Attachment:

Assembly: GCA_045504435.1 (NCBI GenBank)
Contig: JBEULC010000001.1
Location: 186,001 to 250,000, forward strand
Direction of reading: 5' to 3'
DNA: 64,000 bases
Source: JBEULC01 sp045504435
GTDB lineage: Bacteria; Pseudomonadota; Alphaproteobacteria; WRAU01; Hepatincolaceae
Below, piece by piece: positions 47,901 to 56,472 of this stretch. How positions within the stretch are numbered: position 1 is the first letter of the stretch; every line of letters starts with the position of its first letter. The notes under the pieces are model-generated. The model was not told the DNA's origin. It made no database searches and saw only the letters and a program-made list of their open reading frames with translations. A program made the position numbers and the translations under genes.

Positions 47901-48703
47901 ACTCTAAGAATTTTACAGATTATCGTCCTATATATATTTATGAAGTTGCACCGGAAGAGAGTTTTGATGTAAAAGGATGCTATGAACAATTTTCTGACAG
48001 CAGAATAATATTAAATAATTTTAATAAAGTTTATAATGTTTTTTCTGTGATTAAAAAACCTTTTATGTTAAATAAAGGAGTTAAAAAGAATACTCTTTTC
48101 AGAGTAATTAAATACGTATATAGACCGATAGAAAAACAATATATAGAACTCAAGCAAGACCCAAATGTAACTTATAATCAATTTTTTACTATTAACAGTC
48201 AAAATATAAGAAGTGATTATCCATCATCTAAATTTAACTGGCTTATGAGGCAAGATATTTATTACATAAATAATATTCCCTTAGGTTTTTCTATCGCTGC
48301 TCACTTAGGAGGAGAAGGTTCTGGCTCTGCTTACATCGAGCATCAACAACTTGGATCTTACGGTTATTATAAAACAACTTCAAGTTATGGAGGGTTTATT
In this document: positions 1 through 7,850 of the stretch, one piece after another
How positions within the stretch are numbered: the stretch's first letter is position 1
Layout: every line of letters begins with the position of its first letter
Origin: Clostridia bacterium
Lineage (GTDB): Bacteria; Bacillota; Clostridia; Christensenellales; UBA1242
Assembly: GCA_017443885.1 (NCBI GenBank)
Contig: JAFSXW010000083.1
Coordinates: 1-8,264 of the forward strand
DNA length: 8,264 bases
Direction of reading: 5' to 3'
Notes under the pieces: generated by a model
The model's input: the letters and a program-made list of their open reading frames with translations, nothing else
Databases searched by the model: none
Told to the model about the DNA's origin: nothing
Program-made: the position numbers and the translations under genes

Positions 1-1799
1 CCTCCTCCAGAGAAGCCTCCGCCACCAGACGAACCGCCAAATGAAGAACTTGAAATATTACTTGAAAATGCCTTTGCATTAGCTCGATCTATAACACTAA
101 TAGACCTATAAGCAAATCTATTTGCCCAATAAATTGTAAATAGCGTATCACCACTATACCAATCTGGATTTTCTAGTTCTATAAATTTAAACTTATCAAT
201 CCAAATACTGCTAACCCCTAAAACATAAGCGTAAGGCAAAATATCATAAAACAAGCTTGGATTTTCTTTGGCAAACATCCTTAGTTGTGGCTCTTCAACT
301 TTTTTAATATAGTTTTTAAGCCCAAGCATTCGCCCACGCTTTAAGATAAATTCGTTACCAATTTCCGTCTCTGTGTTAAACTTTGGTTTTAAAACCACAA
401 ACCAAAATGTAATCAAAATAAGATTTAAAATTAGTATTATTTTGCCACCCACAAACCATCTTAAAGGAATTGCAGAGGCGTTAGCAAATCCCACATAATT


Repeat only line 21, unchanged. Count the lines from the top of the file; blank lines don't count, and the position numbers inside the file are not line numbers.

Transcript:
Contig: JAFSXW010000083.1